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Students in the newsroom while filming a tape.

Meredith Students Produce News Show

By Gaye Hill

Meredith Students Produce News Show

By Gaye Hill

Meredith students are now producing a biweekly show from the news studio in the Communication and Health, Exercise & Sport Sciences (CHESS) building.

The program, Meredith College Student News (MCSN), features stories shot, written, and edited by students under the guidance of Dr. Lynn Owens, associate professor of communication. The opportunity to participate is available to students from all majors.

Senior Freya Dahlgren serves as executive producer and anchor of the show.

“I decided to get involved with MCSN because I have always loved news and learning,” said Dahlgren. “When this opportunity presented itself on campus I knew I had to jump at the chance to participate.”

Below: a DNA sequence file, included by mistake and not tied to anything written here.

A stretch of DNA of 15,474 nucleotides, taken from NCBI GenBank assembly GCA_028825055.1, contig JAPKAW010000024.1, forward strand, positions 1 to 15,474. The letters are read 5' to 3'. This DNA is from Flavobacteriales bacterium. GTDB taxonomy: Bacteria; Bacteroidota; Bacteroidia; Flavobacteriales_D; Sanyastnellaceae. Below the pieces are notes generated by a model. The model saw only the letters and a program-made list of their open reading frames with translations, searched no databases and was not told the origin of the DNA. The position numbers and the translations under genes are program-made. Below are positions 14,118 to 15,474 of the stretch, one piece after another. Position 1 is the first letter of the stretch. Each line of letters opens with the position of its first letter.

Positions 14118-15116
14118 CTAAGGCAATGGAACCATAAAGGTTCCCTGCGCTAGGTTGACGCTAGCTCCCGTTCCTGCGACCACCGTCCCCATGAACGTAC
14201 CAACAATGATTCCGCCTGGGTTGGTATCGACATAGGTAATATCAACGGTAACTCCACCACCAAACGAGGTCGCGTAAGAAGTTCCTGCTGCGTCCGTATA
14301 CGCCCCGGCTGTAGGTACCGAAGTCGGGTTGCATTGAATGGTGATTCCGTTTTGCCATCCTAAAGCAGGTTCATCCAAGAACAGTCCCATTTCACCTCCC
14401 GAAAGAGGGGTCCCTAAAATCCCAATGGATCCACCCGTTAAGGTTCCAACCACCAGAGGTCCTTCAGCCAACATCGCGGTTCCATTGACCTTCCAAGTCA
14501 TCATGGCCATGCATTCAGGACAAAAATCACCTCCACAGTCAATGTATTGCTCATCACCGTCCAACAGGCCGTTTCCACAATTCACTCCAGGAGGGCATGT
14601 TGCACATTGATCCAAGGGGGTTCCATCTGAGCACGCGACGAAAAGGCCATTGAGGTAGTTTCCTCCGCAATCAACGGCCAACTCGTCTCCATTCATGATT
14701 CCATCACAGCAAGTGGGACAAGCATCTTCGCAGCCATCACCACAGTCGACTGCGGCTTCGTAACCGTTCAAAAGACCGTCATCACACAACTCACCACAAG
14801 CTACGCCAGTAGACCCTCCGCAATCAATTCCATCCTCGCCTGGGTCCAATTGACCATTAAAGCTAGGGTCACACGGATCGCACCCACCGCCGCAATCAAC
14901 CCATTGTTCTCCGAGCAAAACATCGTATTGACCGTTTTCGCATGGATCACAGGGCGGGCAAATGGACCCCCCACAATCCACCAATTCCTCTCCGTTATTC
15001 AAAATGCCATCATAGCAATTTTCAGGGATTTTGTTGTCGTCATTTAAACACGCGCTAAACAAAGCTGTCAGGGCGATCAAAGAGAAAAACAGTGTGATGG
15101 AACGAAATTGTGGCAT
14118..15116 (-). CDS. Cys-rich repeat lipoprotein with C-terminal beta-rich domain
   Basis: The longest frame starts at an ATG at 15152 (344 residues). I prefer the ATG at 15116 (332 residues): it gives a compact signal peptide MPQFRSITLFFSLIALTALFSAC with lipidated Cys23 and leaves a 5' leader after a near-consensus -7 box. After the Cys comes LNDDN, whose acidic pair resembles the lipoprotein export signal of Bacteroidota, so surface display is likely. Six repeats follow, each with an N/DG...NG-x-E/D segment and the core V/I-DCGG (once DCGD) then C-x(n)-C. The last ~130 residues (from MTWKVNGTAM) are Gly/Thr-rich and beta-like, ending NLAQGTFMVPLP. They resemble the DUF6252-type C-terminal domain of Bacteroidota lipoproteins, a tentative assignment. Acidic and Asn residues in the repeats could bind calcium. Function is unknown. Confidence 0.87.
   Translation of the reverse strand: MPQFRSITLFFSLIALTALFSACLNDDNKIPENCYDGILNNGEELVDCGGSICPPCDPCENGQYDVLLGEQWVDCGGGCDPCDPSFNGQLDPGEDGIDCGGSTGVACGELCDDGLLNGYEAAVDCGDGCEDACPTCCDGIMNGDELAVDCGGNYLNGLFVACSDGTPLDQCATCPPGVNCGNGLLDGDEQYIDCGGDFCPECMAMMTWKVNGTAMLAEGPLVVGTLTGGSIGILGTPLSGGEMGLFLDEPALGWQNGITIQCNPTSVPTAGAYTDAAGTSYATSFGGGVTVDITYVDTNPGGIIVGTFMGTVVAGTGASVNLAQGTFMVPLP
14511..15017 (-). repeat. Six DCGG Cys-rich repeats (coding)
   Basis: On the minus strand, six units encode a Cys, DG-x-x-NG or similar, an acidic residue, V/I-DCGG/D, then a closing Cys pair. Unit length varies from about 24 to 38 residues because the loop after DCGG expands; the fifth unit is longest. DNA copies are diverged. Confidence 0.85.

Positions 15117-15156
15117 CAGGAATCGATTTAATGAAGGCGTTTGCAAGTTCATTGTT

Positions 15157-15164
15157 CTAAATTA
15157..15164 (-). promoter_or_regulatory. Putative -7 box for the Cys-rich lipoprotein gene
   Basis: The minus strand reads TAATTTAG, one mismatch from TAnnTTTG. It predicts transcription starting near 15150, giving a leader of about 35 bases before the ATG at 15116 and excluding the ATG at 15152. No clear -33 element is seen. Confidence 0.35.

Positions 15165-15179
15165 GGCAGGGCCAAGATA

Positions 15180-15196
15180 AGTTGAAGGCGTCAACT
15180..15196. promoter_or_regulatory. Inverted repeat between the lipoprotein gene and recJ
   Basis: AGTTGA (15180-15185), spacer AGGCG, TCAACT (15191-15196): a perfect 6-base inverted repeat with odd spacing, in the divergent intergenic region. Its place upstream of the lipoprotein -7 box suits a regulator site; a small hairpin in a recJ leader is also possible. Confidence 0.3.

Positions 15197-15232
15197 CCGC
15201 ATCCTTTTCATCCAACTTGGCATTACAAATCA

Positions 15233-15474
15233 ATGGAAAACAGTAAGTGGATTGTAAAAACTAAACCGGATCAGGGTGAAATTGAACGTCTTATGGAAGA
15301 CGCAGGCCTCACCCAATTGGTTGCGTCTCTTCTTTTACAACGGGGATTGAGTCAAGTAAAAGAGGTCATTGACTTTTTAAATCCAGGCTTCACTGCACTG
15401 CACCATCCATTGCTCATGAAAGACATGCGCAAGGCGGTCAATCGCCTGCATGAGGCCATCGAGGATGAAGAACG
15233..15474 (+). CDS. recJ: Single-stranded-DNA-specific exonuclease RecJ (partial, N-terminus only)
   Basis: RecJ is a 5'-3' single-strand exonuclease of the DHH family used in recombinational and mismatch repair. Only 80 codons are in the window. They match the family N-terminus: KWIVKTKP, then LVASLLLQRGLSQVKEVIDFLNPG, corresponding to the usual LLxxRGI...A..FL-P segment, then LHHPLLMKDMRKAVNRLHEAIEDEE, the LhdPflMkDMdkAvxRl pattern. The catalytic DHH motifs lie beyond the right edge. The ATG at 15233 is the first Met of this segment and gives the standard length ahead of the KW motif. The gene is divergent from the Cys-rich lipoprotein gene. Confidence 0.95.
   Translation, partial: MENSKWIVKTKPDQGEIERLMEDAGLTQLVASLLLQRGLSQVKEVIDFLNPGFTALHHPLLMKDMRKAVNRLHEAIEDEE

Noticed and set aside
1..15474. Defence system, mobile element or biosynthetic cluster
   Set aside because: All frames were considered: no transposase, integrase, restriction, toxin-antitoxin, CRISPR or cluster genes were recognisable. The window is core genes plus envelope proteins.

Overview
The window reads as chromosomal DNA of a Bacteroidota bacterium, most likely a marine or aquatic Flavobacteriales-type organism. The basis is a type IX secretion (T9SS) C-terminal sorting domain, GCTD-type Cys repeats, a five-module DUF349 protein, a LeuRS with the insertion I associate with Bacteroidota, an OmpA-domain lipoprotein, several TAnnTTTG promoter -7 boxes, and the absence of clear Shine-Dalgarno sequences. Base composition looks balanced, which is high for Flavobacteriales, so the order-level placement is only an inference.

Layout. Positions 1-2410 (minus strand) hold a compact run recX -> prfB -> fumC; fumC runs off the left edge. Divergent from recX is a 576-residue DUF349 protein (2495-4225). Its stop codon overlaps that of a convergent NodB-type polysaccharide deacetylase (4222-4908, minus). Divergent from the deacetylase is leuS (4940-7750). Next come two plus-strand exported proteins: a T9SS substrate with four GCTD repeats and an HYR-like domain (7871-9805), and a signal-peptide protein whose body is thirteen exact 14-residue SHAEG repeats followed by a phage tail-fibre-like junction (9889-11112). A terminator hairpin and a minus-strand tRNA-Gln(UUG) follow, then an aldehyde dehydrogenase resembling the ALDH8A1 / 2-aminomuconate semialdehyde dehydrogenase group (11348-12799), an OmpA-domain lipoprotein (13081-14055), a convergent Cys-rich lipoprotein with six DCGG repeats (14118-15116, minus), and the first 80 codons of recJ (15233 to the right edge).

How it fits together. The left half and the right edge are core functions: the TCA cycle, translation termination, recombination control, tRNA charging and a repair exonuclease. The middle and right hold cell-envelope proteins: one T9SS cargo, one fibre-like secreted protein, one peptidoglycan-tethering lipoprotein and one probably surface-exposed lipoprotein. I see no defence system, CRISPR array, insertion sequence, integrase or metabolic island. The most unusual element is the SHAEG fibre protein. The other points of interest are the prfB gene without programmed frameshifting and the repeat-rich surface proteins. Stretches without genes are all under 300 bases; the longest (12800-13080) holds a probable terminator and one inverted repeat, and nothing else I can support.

Dahlgren has enjoyed giving Meredith stories a wider audience. “I think everyone has a story to tell that people can learn from, and I love how we can share these through our programming.”

Owens has a strong background in television news, having worked as a reporter for WNCT-TV and at Reuters Television in London as a technical producer. She has been teaching journalism and mass communication since 2006, having served as the faculty advisor for UNC-Chapel Hill’s student newscast, Carolina Week.

“I’m just there as quality control, using my background knowledge in the industry to make sure that the product looks professional, but I’ve always stressed that this is their show,” she said.

The biweekly schedule allows students to develop story ideas and gather the content needed
for each piece.

“We put it all together live – there’s no do-over as I make sure it’s done in one take, just like a real newscast,” Owens said. “One week we pitch ideas and then the students go out to write and shoot their stories. The following week is studio day when we go in with the anchor and put the show together.”

Owens said the mission of the show is to be informative.

“We want to let students know what’s happening on campus, and to focus on accomplishments and opportunities,” she said. “My students want to showcase the good things people are doing.”

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